- Minnesota Refugee Health Provider Guide- Refugee Mental Health: This guide details the process of assessment for mental health issues during the refugee health assessment. Treatment strategies are also described and additional related resources are available
- Refugees’ Advice to Physicians: How to Ask about Mental Health : Qualitative study presenting the perspective of refugees on how they would like mental health addressed in the clinic. The document includes actionable recommendations for providers.
- Refugee Health Screener-15 Packet: The Refugee Health Screener-15 (RHS-15) Packet is a tool that can be used to screen refugees for emotional stress and mental health. This PDF packet includes the RHS-15 tool, background, and guidelines for use.
- Depression: Describes the prevalence, etiology, and risk factors among newcomer youth and describes clinical presentation and somatization by culture. Provides recommendations on diagnosis, screening, treatment, monitoring, and discussing mental health.
- Post-Traumatic Stress Disorder: Describes the prevalence of PTSD among refugees, duration and resilience to PTSD, presentation and diagnosis, psychiatric comorbidities, how to discuss PTSD with newcomers, and treatment options.
- The Cross-Cultural Validity of Post-traumatic Stress Disorder: Implications for DSM-5: This study examines the validity and limitations of using the “westernized” terminology and categorization of PTSD to evaluate refugees.
- Substance Abuse and Immigrant Youth: Describes the epidemiology of substance abuse among immigrant youth, including risk and protective factors. The page presents barriers to treatment, guidelines for screening, diagnosis, and prevention, and links to treatment services.
- Child Development- Issues and Assessment: Presents guidelines on addressing developmental delay in newcomer children: exploring attitudes of families toward development, diseases with development sequelae, clinical tools and timeline to monitor development, suggestions on when to begin school, and referral to supports.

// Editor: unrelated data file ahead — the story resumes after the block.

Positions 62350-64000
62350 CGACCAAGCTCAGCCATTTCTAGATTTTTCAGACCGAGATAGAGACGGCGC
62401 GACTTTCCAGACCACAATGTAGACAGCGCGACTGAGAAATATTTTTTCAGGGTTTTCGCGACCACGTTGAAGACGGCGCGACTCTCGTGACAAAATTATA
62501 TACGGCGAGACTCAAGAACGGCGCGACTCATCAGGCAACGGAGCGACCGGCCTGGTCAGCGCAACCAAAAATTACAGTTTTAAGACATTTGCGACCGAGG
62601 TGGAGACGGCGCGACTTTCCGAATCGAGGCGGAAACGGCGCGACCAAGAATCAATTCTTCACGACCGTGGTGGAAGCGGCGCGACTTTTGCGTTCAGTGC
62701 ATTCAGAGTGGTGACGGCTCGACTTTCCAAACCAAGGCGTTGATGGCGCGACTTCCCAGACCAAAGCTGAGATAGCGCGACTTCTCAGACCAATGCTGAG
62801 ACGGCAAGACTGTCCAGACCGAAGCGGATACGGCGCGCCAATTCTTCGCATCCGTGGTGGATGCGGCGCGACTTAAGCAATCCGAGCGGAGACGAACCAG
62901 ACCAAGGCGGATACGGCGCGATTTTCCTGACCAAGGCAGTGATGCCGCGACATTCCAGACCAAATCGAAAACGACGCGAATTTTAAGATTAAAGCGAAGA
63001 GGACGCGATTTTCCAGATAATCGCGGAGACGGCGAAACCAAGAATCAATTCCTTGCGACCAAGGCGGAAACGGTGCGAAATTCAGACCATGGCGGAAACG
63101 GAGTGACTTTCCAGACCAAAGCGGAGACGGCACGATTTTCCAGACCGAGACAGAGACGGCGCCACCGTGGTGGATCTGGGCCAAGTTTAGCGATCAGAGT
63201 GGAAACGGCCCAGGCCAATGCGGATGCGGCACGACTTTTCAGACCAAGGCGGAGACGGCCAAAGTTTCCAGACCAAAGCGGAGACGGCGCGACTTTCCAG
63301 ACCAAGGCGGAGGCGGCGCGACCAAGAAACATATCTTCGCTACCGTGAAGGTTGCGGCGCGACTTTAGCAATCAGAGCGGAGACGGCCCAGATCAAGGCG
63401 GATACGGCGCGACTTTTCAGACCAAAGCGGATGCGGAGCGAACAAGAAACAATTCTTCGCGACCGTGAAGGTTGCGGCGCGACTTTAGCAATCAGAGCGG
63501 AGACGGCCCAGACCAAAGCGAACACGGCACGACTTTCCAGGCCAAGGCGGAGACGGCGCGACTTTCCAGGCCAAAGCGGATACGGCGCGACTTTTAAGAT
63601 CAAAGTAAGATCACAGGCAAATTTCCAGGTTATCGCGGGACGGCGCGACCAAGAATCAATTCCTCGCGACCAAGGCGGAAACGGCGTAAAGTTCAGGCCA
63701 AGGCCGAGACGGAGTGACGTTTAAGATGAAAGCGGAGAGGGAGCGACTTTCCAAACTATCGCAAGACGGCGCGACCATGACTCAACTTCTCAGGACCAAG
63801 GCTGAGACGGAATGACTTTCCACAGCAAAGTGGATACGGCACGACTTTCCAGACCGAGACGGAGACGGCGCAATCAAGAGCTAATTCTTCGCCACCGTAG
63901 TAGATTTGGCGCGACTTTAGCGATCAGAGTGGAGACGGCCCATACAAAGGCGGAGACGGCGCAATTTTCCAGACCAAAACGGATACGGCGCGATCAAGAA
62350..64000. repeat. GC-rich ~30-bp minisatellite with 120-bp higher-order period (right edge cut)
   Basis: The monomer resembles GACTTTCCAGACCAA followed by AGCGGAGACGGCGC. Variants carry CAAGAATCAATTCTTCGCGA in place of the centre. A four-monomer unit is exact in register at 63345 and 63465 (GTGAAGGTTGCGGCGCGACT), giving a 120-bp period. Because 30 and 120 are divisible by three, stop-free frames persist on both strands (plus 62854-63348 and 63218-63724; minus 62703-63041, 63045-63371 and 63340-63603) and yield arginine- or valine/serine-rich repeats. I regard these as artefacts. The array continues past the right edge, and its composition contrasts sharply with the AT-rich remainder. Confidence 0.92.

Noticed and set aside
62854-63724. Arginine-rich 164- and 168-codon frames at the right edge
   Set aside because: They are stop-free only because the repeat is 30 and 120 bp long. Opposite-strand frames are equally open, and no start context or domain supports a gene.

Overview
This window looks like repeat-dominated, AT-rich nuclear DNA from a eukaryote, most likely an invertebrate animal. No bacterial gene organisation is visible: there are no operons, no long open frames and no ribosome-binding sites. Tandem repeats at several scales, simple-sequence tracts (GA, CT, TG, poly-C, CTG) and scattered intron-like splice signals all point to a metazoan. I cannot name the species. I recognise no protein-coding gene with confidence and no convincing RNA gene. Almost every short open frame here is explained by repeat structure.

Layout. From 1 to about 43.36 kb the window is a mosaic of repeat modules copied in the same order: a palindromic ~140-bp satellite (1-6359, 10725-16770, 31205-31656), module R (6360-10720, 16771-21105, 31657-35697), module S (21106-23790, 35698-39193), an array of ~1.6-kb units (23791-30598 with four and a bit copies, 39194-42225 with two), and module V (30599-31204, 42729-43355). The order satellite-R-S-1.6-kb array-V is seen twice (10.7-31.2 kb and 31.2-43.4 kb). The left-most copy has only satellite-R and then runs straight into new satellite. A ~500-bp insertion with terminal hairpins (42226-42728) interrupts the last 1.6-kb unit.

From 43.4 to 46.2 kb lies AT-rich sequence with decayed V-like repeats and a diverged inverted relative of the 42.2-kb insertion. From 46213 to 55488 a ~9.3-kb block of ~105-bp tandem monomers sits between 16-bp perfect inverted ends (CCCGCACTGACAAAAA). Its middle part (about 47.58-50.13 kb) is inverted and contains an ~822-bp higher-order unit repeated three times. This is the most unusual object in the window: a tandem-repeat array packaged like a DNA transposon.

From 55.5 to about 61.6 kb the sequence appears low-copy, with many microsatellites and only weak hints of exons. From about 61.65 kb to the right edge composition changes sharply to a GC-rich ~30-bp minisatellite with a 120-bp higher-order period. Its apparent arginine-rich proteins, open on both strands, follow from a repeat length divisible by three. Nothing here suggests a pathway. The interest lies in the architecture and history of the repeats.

- Developmental Disability Across Cultures: Defines culture and how different cultures interact with the perception, understanding, and treatment of developmental disabilities. Describes how healthcare providers can approach the topic with families and explore supports.
- Culturally Effective Care Toolkit- Behavior and Child Development: This toolkit, developed by the American Association of Pediatrics, includes a summary and a list of practical resources to support providers in promoting child behavior and development while understanding and respecting the norms and beliefs of diverse families.
- Language Acquisition in Immigrant and Refugee Children- First Language Use and Bilingualism: Describes how to assess language competence in the first language or both languages, strategies on supporting bilingualism in the home and where the second language should be used, and when to consider a language disorder.
- Prenatal Risk Factors for Developmental Delay in Newcomer Children: Explores the prenatal (infection, chronic illness, toxin exposure, malnutrition) and perinatal (birth complications and infections) causes of developmental delay. Includes guidelines for screening and prevention during pregnancy.
- School and Education: Explores how parental factors, school resources, and differing skill sets influence success in school. Offers guidelines on how physicians can elicit academic or learning concerns and refer to supports.